National Labor Relations Board to Determine if Teaching, Research and Graduate Assistants Can Unionize

Mark Gruenberg Editor, Press Associates Union News

Reopening a debate that has raged for 16 years as its partisan majorities swung back and forth, the National Labor Relations Board set a Feb. 29 deadline for initial briefs on whether teaching assistants, research assistants and graduate assistants at private universities are employees – and thus can unionize – or not.

And it wants to know if undergrads who toil in campus-sponsored work-study programs should be able to unionize and join that bargaining unit, too.

The latest case involves Columbia University graduate assistants, who want to unionize with the Auto Workers. In addition to the basic question of whether they can do so, the board wants both sides to discuss what standards it should use to rule whether specific groups of TAs and graduate assistants are “employees” or not, and thus eligible to organize and bargain.

But it also asked both sides to address whether the undergrads and RAs and TAs whose income comes mostly from outside grants could organize and bargain, as part of the same union, too.

The issue is important to tens of thousands of underpaid, overworked TAs, graduate assistants and research assistants at private universities nationwide.  In 2004, a GOP-majority NLRB, by a 3-2 partisan vote, reversed a prior decision from 2000, and ruled the TAs and RAs are students, not “employees” under labor law, so unions cannot organize them.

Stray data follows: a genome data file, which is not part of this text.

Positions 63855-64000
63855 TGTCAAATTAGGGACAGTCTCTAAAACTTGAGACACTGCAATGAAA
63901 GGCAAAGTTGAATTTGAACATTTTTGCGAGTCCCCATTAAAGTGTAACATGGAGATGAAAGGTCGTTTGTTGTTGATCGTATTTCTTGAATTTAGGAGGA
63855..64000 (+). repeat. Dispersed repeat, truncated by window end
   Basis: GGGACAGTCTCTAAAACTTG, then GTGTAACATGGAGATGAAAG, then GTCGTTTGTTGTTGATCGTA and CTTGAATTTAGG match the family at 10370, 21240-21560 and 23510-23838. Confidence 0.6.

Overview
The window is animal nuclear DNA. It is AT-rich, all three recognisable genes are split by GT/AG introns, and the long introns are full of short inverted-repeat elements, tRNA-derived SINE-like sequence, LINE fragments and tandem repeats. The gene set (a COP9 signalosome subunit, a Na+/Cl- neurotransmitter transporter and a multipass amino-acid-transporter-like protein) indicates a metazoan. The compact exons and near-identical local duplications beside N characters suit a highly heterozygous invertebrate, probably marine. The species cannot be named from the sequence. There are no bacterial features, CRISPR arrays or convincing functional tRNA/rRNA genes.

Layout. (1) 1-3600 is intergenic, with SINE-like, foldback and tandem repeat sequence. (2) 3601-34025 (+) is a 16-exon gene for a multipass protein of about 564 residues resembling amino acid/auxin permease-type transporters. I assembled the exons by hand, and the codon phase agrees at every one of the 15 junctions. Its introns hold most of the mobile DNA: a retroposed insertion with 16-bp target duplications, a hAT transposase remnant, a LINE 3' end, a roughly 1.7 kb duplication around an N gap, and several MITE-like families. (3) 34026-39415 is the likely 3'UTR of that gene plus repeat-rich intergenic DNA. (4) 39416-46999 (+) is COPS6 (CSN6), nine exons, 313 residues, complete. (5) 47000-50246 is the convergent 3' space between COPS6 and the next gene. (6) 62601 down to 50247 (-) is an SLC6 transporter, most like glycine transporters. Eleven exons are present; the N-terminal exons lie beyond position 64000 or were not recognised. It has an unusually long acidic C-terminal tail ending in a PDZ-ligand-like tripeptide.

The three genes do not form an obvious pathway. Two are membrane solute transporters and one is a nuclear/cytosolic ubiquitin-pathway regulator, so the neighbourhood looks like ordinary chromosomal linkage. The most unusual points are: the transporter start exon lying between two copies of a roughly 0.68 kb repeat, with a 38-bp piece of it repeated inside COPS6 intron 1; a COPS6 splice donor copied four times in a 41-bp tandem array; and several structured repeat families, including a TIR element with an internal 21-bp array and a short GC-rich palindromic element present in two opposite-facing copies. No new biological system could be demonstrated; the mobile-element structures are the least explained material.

Since those workers are not “employees,” but do most of the teaching and research at virtually every private university, the schools are free to exploit them. Their stipends may not be enough to cover their costs of housing and food, health insurance is virtually non-existent and they have no job security, no tenure and little prospect for it.

The ban on unionizing the TAs and RAs didn’t stop the UAW. It organized them at Columbia, then petitioned the board to order an election there. When the NLRB’s New York regional office said no – citing the 2004 ruling -- the TAs took their case to the full board.

“Student employees perform services for Columbia, receive compensation for those services, work to fulfill the mission of the university and do so under its direction and control,” the TAs’ prior brief says. “They thus meet the definition of an ‘employee’ under the dictionary definition, common law" and the National Labor Relations Act. "As employees, they are entitled to an election to determine whether they wish to be represented by a labor organization."



Posted In: Allied Approaches, From Press Associates

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